Jonathan Glazer’s UNDER THE SKIN, somewhat loosely adapted from the Michel Faber novel, screened at the New Sheridan Opera House in Telluride today — an amazing building which immediately makes one feel like Lily Langtry upon entering.

I found the film quite impressive, but baffling, which I think is intentional. Stripping away all the explanatory content of the novel and representing some key action in a rather abstract way, the movie depends more on imagery and eerie music and sound design than on narrative, character development or dialogue. It was particularly nice to see it in the US where 90% of the dialogue, delivered in strong Glasgow patois, must have been entirely incomprehensible. The gloomy Glasgow street scenes did not make me feel homesick (West George Street, earlier seen in CLOUD ATLAS doubling for San Francisco, and in Bertrand Tavernier’s DEATHWATCH, must be Glasgow’s most science-fictional location now).

Scarlett Johansson plays an alien, sent to Earth to seduce men, who are then abducted and — what, exactly? Fans of the book will probably be dismayed that the clear, procedural horror of the story concept is rendered vague and abstract here — still very disturbing at times, but much harder to assign meaning to. Fans of S.J. may to busy ogling her exposed skin to notice — the movie is, in a sense, structured as a strip-tease, with an unpleasant final ta-daa that takes the movie’s title rather literally…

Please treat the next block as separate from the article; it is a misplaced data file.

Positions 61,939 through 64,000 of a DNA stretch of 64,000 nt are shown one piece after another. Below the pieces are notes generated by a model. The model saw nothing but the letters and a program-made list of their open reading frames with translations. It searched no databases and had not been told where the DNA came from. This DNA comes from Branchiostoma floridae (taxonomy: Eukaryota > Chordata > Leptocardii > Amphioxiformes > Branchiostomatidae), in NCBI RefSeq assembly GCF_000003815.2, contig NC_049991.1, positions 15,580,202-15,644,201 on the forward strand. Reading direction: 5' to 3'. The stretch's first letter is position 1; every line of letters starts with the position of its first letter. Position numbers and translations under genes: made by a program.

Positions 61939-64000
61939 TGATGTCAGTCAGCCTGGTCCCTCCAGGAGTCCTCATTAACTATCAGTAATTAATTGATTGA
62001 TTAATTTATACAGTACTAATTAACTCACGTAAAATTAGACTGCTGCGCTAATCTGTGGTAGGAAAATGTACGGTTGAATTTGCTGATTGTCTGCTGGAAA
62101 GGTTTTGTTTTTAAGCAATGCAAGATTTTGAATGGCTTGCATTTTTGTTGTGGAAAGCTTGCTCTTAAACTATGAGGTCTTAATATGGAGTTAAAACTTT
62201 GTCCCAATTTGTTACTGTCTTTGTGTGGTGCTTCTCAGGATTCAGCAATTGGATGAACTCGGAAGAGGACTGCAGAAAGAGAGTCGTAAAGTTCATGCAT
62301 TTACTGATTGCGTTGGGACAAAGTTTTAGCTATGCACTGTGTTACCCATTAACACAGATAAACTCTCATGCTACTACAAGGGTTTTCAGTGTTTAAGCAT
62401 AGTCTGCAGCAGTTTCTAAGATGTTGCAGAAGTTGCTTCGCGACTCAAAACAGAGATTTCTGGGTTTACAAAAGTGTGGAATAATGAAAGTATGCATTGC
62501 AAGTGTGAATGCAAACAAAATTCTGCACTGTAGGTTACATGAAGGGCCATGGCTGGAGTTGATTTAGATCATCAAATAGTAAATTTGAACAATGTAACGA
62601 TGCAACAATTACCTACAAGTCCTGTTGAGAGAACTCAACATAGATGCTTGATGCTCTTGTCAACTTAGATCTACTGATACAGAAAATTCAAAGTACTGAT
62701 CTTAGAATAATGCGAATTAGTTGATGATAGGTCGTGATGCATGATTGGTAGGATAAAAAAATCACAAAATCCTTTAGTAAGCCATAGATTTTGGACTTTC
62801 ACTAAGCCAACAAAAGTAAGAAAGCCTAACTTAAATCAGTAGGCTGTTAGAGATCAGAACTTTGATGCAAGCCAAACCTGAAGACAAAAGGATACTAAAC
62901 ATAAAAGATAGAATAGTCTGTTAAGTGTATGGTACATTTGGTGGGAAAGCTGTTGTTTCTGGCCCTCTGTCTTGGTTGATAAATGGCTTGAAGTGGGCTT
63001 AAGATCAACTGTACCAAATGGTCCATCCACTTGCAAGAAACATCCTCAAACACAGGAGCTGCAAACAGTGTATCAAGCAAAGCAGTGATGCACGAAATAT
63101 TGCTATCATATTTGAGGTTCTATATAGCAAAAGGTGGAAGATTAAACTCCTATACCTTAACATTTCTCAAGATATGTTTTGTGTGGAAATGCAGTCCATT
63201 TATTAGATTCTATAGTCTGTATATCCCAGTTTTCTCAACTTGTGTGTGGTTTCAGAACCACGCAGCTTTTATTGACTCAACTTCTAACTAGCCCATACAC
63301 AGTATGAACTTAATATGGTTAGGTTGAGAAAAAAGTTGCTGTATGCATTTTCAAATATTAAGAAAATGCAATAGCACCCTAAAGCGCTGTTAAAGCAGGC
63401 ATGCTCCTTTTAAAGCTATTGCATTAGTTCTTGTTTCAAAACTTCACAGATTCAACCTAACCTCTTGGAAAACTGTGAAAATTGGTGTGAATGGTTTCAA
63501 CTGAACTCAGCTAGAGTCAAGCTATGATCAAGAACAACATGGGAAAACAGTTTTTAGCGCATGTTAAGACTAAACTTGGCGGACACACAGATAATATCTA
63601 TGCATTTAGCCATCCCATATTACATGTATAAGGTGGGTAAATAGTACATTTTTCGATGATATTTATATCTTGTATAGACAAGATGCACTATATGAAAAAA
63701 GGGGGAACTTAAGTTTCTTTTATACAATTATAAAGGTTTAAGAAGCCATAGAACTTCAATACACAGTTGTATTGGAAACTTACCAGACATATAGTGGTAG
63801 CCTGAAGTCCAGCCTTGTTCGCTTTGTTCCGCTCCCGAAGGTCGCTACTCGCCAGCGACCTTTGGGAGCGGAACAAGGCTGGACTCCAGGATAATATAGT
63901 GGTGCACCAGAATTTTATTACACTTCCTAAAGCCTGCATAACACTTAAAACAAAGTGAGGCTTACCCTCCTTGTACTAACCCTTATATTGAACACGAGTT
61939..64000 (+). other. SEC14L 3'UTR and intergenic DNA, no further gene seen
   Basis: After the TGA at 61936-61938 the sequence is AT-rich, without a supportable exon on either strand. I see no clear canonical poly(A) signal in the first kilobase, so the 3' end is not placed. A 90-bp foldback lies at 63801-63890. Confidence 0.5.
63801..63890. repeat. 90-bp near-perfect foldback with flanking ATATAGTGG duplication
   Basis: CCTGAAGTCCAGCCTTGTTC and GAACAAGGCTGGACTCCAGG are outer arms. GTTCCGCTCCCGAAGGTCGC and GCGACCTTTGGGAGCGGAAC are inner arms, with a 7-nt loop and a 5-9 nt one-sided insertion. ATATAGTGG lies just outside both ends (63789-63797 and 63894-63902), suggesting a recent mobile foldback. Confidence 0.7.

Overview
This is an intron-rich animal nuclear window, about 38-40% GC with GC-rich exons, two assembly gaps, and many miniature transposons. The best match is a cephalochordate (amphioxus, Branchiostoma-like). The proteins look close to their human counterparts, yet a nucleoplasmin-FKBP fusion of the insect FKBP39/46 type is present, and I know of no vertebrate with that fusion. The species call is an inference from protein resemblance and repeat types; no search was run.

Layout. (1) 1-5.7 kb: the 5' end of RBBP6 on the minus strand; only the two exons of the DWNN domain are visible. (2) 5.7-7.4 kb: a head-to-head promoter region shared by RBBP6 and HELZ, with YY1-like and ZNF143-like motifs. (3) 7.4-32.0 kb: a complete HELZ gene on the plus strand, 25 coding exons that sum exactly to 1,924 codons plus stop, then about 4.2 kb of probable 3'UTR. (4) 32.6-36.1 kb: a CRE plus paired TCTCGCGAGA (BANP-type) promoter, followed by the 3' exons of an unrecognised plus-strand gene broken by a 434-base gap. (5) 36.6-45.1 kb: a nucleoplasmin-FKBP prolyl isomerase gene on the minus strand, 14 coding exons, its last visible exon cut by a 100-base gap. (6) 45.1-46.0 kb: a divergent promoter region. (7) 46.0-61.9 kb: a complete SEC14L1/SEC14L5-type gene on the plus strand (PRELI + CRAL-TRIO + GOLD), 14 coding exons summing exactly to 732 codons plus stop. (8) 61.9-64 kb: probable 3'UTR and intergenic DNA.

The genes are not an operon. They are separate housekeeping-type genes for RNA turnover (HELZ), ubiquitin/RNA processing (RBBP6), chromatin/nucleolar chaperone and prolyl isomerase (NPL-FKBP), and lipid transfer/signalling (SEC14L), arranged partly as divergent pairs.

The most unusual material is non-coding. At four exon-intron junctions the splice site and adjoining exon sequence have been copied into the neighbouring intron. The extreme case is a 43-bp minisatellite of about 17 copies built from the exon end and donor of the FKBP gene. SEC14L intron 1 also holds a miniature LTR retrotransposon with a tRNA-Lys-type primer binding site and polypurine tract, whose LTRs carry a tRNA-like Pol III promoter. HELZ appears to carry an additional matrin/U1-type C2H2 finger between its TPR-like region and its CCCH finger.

Johanssen is good — very intriguing — but the film doesn’t allow us to understand her motivations. Glazer talked about wanting to show the world through alien eyes, but because the plot is so obscure, it’s perhaps more a case of watching an alien through human eyes.


Alfonso Cuaron’s GRAVITY is likely to be less divisive — a sweaty-palm suspense movie which is also a spiritual odyssey and an audio-visual-tactile exploration of space travel, it delivers a conventional three-act structure and character arc with such conviction and panache as to make old-fashioned storytelling seem more daring than Glazer’s obfuscation. Screened at the new Werner Herzog Theater, it benefited from astonishing sound and picture quality which enhanced Cuaron’s long-take aesthetic — the movie produces constant gasps via pure film technique and artful deployment of bleeding edge FX technology, but uses this in support of the human element — starry yet convincing performances from Sandra Bullock and George Clooney. It’s particularly a relief to see Bullock in something that isn’t embarrassing, at last. I’d almost forgotten what a strong and engaging performer she is — she works wonders here, and though Clooney fans will surely love what he does, it’s her film.